Canadian seniors are a privileged group. The Conference Board of Canada reports that life expectancy today is 10 years longer than in 1961. And the average Canadian can expect to live three years longer than the average American.
According to The Milbank Quarterly, people with better access to primary care have better health and live longer on average. Access to primary care seems to reduce at least some of the disparities in health between those who are wealthy and those who have middle or low incomes.
Milbank also reports that in the United States, an increase in primary-care physicians would delay more than 127,000 deaths a year.
Seniors with access to primary care are less likely to die from heart disease, cancer or stroke. When expecting parents have access to primary care, infant mortality is lower, reported health is better and there are fewer low birth weight babies.
A better supply of primary-care doctors means that seniors are more likely to have healthy grandchildren. In the United States, people with better access to general practitioners also have better health outcomes in hospital.
Improved primary care and better access to primary-care physicians improves overall health because:
- Doctors manage problems sooner, before they become debilitating, life-threatening or chronic;
- Patients get earlier advice on health maintenance and disease prevention;
- Primary-care physicians integrate the advice of many disciplines;
- Primary care helps reduce unnecessary and inappropriate speciality care;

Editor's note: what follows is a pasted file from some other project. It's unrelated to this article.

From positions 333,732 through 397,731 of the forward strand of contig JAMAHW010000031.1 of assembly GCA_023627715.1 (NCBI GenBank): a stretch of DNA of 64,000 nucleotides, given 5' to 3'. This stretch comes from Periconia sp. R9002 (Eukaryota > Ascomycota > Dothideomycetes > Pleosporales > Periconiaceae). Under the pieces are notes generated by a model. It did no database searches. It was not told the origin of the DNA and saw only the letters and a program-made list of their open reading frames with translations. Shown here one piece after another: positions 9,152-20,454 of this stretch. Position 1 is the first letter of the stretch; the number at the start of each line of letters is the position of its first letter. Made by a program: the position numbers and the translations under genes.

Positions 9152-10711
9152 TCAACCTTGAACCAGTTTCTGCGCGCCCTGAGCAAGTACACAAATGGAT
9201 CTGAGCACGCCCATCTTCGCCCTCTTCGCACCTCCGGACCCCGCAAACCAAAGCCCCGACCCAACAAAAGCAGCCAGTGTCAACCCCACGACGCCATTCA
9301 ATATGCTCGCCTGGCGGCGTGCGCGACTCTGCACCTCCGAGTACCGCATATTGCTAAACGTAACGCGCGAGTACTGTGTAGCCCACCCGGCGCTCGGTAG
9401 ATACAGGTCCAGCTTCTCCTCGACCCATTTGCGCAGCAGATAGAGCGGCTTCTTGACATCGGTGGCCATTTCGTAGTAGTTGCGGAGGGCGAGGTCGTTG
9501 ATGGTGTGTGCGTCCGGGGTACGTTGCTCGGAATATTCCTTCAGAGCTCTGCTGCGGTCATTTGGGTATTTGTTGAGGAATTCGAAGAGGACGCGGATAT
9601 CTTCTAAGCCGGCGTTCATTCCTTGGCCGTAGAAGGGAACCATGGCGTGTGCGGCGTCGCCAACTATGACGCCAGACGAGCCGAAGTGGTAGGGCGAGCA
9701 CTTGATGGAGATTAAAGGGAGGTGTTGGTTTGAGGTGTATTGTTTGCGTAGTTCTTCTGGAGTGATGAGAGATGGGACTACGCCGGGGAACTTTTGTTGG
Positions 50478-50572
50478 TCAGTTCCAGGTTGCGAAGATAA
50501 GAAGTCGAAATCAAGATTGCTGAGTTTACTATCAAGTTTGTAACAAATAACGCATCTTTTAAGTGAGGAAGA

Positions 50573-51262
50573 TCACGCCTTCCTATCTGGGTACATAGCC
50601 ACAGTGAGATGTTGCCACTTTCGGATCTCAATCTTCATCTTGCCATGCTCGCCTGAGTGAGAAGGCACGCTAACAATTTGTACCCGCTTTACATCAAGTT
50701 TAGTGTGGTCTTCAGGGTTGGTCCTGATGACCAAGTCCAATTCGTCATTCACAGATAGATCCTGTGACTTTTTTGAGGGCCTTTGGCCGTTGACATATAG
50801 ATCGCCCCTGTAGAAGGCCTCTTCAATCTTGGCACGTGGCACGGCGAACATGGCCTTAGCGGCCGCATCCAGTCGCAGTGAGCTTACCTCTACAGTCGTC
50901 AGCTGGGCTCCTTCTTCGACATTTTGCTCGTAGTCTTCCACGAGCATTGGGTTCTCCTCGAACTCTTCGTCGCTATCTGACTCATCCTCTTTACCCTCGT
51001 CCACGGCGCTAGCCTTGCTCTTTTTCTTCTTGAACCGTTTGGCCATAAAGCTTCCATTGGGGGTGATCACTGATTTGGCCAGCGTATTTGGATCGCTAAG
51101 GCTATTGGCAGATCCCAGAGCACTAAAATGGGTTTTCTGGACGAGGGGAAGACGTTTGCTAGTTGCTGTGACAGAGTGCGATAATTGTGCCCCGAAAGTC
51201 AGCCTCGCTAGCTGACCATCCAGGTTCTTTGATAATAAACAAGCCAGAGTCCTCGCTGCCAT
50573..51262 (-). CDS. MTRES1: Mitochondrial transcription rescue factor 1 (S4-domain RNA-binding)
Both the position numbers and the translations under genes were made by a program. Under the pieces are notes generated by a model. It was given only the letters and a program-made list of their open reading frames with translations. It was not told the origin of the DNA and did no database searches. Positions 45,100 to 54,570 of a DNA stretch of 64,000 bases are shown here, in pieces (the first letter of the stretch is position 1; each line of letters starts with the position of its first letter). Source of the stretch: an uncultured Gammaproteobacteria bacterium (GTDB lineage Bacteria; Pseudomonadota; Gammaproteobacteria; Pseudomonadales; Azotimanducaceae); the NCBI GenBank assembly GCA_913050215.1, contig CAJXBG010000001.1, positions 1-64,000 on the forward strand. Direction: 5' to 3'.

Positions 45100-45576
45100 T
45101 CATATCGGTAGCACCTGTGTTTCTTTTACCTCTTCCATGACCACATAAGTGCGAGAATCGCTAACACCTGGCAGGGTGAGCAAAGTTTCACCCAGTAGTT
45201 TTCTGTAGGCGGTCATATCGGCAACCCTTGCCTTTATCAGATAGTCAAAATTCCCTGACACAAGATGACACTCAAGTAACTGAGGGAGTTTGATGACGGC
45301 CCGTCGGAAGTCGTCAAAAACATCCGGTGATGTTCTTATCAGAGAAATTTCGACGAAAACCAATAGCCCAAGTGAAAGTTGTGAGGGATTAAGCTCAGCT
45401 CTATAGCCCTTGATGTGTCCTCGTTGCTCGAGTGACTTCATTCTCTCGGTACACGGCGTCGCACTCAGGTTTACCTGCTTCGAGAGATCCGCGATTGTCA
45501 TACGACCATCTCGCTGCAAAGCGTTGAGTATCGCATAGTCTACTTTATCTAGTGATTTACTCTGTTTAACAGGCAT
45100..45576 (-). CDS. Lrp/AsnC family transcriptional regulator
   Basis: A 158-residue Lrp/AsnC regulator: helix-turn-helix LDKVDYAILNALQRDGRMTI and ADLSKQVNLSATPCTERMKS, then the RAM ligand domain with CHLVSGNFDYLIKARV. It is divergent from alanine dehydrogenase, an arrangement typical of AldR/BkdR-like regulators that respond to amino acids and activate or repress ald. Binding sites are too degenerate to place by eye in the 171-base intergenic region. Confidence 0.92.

- Primary care increases access to health services for deprived population groups – people with middle or lower incomes.
Unfortunately, many Nova Scotians have impaired access to primary care and no one has bothered to report the harm.
Many Nova Scotians, in urban and rural areas, suffer because they can’t find a replacement for doctors who are retiring. An increasing number of Nova Scotians, about 100,000 now, don’t have a family doctor.
Previous planning left Nova Scotia with excellent access to primary-care physicians because most communities and physicians were able to recognize community needs and respond to them.
The new Nova Scotia Health Authority (NSHA) approach to primary care increases barriers to primary care. The NSHA insists on deciding who will have primary-care physicians and who will not.
What’s surprising is that the Nova Scotia government, as the regulator, doesn’t insist that the health authority do its job. Rather, the government has accepted the bizarre premise that Nova Scotians can accept unnecessary suffering and death for a decade, perhaps two more elections, before primary care might work.
Normally, people don’t suffer during transition periods. Phone companies didn’t cancel landline service while they implemented systems necessary for wireless communication. Retail stores don’t ration goods and services as they implement Internet shopping. The ongoing transition to driverless automobiles doesn’t prevent you from driving today.
Rationing primary care is harmful. The NSHA and the provincial government should facilitate rather than impede access.
Nova Scotians should not lose the primary-care gains achieved by previous generations.
David Zitner is a retired family physician.
David is a Troy Media contributor. Why aren’t you?
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I think I agree with David Zitner’s column about this, but what he is saying seems a bit vague. He describes the benefits of having a primary care physician in detail, and notes that some Nova Scotians are without one, but doesn’t indicate how it is that the Health Authority is limiting that access. How can I find out exactly what he means?